Tim Hughes chats about music, poetry and shaggy dogs with rising hip-hop star Loyle Carner

LOYLE Carner is not your usual rapper. Softly-spoken, intelligent and modest, he is about as far from the brash stereotype of the blinged-up hip-hop star as it's possible to get.

That's not to say he isn't 'real' though. His hard-hitting lyrics chart the dramas he sees on the streets of south London but are loose and fluid – sharp rhymes delivered with vocal dexterity to a dreamy backdrop influenced by his love of jazz and soul.

Poetic and profane, heart-rending and beautiful; it's an intoxicating brew.

"I suppose I would describe it as poetry," he says, when we catch up. "I did write a lot of poetry when I was younger and it started from there."

He is in London's Kings Cross, preparing for a tour which brings him to Oxford on Tuesday.

The 14-date tour sees him showcasing debut album Yesterday's Gone, featuring the Rebel Kleff-produced single Ain’t Nothing Changed – a sublime yet punchy repost to critics who think his music is all the same.

"I'm staying busy before the tour," he says. "It'll be good to go back to Oxford. Hopefully we'll have some fun."

"I've been there before," he goes on. "I played at a university ball and thought 'I could have been here too if I'd channelled my English prowess into something useful'."

So does he fancy life as a student? "No chance," he says. "Deadlines are not my friend."

He's done alright, regardless.

Honest and heartfelt, his music is shaped by the streets of his home patch of Croyden. "I've been in the south all my life," he says. "There's a lot of it in my music and a lot of the people I know here have definitely influenced my music.

"It's difficult to say where it comes from, but it's every day stuff – day to day big dramas. It's a good day when I've got nothing to write about!"

Family and friends also figure. Florence is an emotional letter to his imagined adopted sister, Swear is a conversation he has with his mum about swearing (from whom he picked it up, he says), while Mrs C was written for his friend Eliza, when her mum was diagnosed with cancer.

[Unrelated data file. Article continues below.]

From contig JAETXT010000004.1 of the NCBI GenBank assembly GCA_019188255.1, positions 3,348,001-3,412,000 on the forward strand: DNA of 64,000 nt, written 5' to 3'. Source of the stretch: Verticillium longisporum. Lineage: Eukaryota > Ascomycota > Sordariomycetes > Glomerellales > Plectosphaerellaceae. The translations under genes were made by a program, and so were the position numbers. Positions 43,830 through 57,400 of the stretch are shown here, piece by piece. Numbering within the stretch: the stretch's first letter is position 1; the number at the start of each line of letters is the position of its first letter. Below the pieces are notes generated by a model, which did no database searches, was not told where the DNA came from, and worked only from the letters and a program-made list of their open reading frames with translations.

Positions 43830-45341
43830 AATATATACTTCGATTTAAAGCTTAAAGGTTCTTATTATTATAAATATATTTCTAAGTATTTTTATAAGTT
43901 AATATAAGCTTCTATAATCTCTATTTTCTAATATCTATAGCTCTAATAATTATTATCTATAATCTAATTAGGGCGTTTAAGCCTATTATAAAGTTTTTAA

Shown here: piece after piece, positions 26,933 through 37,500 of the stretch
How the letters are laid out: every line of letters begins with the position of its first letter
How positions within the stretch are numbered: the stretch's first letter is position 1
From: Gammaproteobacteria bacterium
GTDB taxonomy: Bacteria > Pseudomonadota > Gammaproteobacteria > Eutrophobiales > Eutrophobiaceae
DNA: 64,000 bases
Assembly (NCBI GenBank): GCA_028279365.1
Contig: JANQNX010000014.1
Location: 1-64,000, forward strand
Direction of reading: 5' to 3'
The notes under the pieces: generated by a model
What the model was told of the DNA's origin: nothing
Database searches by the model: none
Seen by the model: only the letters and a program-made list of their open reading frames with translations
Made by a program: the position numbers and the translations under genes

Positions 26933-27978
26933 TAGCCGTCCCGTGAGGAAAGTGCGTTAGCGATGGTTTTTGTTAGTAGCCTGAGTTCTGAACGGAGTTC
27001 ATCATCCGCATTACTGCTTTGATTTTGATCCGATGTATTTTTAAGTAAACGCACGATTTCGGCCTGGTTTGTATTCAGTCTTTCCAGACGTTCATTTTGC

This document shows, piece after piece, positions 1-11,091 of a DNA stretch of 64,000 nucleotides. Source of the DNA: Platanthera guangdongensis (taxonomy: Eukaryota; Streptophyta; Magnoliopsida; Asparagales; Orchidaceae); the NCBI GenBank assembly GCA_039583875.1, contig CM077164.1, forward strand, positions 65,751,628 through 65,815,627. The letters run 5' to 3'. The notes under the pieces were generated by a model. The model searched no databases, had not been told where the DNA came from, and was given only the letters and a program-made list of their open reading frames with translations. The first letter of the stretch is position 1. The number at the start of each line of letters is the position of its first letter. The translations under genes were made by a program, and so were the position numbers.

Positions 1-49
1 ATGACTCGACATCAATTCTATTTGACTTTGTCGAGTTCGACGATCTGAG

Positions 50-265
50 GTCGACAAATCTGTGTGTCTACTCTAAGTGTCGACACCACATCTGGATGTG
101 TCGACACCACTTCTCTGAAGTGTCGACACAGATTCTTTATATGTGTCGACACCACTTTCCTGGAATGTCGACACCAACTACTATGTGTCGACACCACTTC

Title track, Yesterday’s Gone, is even more heartfelt – a rap over a tune written by his late dad. His death hit Loyle hard and he dropped out of university and became withdrawn. He also came across an album his dad had made that no one knew about. The track is the ultimate tribute.

Born Benjamin Coyle-Larner, Loyle has ADHD and dyslexia. He adopted his nickname as a result of a spoonerism. "I said it by accident because I'm dyslexic," he says. "And it stuck.

"Old friends call me Ben, and others called me Grandpa – which is my other nickname."

Why? "Because I'm an old man!" he laughs.

While raised on grime and hip hop, Loyle's musical influences range wide as evidenced by his love of sax and piano backing tracks. "I listened to a lot of jazz, soul and folk too," he says. "Stuff like Bob Dylan, Leonard Cohen and David Bowie."

And his erudite wordplay is going down well. He has supported MF Doom, Kate Tempest, Joey Bada$$, and graced stages at Glastonbury, Reading/Leeds, Green Man and Outlook.

His single The Isle Of Arran was premiered on Annie Mac's BBC Radio 1 show and hailed her Hottest Record In The World.

And he's still only 22.

"I didn't think it would happen," he says with genuine modesty. "I had no idea I'd be doing what I am doing. It just came out of the blue, but I am enjoying mucking around – and I am just trying to be my best."

He laughs: "I have just heard the album is really big in South Korea. I'd love to play there – I'd love to make it happen."

He admits to keeping himself to himself, avoiding stepping on toes in the competitive hip hop and grime scenes. "Others give me the space to do what I want, which is cool," he says. "I stay away from the whole competitive thing. When you start worrying about other people, that's when problems occur."

And does he have any ambitions – aside from playing Seoul? "I want another poodle," he says.

A poodle? I ask him to repeat, sure I misheard.

"A poodle," he repeats. "I've got one already and I want another. It's a family tradition, and mine needs a mate."

What's his poodle called? "Ringo," he says. "He's a big hairy dog and very bright."

But surely not very 'street'? "You know how many times I have heard that?" he laughs. "People say I should have a rottweiler, but I like poodles; they are big and shaggy!"

Loyle Carner plays the O2 Academy Oxford on Tuesday. Tickets from ticketweb.co.uk